NRS 493 Topic 1 Individual Success Plan (ISP) GCU

NRS 493 Topic 1 Individual Success Plan (ISP) GCU

NRS 493 Topic 1 Individual Success Plan (ISP) GCU

Planning is the key to successful completion of this course and program-related objectives. The Individual Success Plan (ISP) assignment requires early collaboration with the course faculty and your course preceptor. Students must establish a plan for successful completion of

The required 50 community direct clinical practice experience hours, 50 leadership direct clinical practice hours, and 25 indirect clinical experience hours.
Completion of work associated with program competencies.
Work associated with completion of the student’s capstone project change proposal.

Students will use the “Individual Success Plan” to develop an individual plan for completing practice hours and course objectives. As a part of this process, students will identify the number of hours set aside to meet course goals.
Student expectations and instructions for completing the ISP document are provided in the “NRS-493 Individual Success Plan” resource, located in the Study Materials and in the assignment instructions.
Students should apply concepts from prior courses to critically examine and improve their current practice. Students are expected to integrate scholarly readings to develop case reports that demonstrate increasingly complex and proficient practice.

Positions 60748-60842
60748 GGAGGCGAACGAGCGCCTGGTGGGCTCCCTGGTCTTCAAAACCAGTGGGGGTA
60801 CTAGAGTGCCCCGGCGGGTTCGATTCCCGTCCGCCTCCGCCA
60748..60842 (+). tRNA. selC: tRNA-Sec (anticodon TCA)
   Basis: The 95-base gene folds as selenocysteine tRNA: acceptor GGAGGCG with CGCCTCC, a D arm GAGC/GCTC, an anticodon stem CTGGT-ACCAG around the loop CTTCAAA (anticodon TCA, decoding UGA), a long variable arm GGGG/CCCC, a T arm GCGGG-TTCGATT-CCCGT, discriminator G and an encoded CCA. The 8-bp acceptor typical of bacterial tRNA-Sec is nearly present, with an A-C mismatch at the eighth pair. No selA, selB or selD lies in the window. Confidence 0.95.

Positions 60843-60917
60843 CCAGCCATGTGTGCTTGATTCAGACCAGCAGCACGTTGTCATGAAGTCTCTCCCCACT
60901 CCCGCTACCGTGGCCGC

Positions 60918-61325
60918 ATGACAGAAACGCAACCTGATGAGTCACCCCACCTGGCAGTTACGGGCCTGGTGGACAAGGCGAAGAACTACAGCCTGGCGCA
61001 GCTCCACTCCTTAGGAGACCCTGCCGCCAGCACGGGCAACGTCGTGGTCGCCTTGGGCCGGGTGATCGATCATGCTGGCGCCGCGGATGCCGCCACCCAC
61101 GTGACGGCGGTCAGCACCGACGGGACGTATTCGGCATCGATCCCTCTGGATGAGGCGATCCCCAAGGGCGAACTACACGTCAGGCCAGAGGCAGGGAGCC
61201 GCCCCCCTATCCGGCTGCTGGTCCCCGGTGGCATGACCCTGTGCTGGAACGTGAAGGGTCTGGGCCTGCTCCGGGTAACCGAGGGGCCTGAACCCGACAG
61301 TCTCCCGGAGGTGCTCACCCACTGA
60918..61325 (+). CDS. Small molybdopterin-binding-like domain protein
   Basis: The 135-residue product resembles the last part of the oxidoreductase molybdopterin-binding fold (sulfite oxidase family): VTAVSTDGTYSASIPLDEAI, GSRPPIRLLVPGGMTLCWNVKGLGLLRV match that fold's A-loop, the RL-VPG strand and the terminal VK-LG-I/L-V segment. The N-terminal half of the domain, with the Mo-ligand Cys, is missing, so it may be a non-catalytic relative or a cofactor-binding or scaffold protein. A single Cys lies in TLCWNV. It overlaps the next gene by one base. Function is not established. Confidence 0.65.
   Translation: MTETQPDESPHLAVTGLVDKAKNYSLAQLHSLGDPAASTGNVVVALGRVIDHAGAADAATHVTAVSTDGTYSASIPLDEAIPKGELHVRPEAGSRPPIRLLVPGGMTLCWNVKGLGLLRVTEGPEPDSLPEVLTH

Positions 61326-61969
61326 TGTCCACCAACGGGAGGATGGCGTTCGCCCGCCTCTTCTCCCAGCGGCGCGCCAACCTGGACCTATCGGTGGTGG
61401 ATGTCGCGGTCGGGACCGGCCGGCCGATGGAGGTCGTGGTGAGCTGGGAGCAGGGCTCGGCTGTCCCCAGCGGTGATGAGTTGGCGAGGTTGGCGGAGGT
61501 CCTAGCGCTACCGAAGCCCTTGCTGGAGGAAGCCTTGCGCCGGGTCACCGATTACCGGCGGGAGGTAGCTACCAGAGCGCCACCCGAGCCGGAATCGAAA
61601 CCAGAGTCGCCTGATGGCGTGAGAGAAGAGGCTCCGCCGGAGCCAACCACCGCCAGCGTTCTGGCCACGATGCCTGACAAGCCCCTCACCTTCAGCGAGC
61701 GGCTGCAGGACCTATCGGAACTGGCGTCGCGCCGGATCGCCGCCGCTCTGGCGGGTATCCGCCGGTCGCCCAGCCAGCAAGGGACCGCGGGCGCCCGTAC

After the ISP has been developed by the student and approved by the course faculty, students will initiate a preconference with the faculty and preceptor to review the ISP.
You are not required to submit this assignment to LopesWrite.

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NRS 493 Topic 1 Individual Success Plan (ISP) GCU

Evidence-based practice (EBP) has become the new approach to care delivery in the healthcare
sector. Liu et al. (2019), regarded EBP as the care practice that entails searching current literature
and trends on a given healthcare issue and evaluating the highest quality findings or solutions to
implement hence improving care delivery, patient experience, and outcome. At the same time,
the Institute of Medicine has stated that the goal is to attain 90% and above practice in nursing
EBP by 2020; only 15% has been achieved in the United States. Evidence-based practices have
been linked with quality care, knowledge acquisition and generation, and improved patient